Readers who aren't misled by the New Age subtitle—"Reflections on Being Raised by a Pack of Sled Dogs"—will find themselves along on a wonderful ride. Paulsen (Brian's Winter, 1996, etc.) is not known for writing love stories, but that's exactly what this lyrical, tender account is, showcasing Cookie, his primary lead dog for some 14,000 miles (including the path of the Iditarod), who saved Paulsen's life more than once. It's also the story of one of Cookie's litters of pups and the joy and inspiration Paulsen found in watching them learn and grow. He has fascinating tales to tell about how Cookie and the other adult dogs trained them. All wasn't work for the pups; the fun they had when Paulsen broke one of the cardinal rules for raising pups and let them into his house makes for a sidesplitting tale. The story remains, always, Cookie's, and when the day comes that she can no longer run because of arthritis, it nearly breaks her heart—and Paulsen's too. Upon learning that his health will no longer permit him to run either, man and dog settle into a different life, one of domestic companionship, until Cookie's blessedly peaceful death (there will be, as they say, no dry eyes in the house). "Such a bond, such a love I had with Cookie"—and such a book he wrote to share that love with others. (Nonfiction. 10+) Read full book review >
DOGTEAM by Gary Paulsen
ANIMALS
Released: Oct. 1, 1993

The author and his wife celebrate their longtime avocation of training sled dogs (Gary Paulsen has twice run the Iditarod). The text—crisp phrases, peremptory as barks, contrast with lyrical descriptions of the dogs' single-minded dedication to rushing onward—follows one glorious moonlit run, from harnessing and setting the dogs free ("The dance. Through the trees, in and out, the sled whipping after them through the trees with no sound but the song of the runners, the high-soft-shusshh-whine of the runners") to the return home and the dogs, still in harness, singing ("Did you did you did you did you.../Did you want it to last forever?"). Ruth Paulsen's individualized, delicately drawn dogs are all tension and action, beautifully set off by a more generalized watercolor background of forest, snow, and sky. An inspired collaboration vividly re-creating an exhilarating experience. (Picture book. 4+) Read full book review >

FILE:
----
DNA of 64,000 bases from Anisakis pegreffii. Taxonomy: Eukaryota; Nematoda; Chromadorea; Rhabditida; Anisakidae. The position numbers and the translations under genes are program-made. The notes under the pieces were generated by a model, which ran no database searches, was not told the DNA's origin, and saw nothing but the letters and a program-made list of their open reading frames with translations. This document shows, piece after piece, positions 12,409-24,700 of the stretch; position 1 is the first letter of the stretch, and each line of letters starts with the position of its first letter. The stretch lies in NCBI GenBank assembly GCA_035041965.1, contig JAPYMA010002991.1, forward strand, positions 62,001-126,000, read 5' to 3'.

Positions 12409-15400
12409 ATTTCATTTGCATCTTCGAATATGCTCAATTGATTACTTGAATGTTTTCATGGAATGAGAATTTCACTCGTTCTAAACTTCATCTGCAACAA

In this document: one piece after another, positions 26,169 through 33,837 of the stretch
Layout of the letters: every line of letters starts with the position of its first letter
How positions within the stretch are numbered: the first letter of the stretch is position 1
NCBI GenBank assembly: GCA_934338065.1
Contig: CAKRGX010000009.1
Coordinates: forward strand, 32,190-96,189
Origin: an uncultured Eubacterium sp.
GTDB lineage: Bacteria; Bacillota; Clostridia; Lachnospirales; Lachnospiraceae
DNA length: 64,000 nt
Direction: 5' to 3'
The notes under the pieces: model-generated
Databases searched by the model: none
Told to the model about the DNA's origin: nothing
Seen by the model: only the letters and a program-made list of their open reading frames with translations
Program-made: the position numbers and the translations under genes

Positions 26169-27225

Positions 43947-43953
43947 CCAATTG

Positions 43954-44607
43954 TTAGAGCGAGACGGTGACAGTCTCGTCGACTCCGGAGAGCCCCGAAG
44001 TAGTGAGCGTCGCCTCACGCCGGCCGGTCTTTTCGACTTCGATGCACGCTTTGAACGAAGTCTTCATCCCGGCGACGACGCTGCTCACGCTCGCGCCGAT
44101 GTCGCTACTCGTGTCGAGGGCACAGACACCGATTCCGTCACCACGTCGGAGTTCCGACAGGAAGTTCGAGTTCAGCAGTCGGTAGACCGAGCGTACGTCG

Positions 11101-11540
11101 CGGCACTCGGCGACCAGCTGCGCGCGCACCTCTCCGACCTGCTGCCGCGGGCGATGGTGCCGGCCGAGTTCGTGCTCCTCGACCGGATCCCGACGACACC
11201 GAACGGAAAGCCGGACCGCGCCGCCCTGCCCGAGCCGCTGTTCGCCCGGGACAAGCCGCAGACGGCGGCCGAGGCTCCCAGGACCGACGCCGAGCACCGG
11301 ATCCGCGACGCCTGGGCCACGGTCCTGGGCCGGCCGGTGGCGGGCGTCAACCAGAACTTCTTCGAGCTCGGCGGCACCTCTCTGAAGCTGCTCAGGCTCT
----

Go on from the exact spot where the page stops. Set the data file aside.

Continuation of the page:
THE HAYMEADOW by Gary Paulsen
ANIMALS
Released: June 1, 1992

Left in a remote mountain pasture to care for 6000 sheep, a Wyoming rancher's 14-year-old son has a typical Paulsen series of adventures. Tink, loyal hand who usually watches the herd, is dying of cancer, and John's widowed dad is with him; the ranch's taciturn other hand helps get the sheep to the haymeadow and leaves John with little instruction. But the boy is capable and courageous; in just two days, he has to deal with a skunk, a rattlesnake, a wounded dog, a stampede, a flash flood, a pack of voracious coyotes, and an injury that nearly kills him; remarkably, he recovers with the loss of a few sheep and the labels off his canned goods—only to confront a vicious bear. After 47 days, his dad comes to report that Tink, miraculously, is recovering; he plans to leave next morning but—after the first real talk father and son have ever had—decides to stay on for the summer's last weeks. Good enough as an adventure; Paulsen's trademark run-on sentences keep it moving, and he certainly understands coping with the wild, though the perils here are so unbelievably many that they become laughable. Meanwhile, John's fixation on the self-reliant great-grandfather who founded the ranch is not well enough integrated with either the action or the present-day relationships to serve its ostensible purpose of motivating John's character and behavior. An entertaining yarn, but a minor literary effort. (Fiction. 10-14) Read full book review >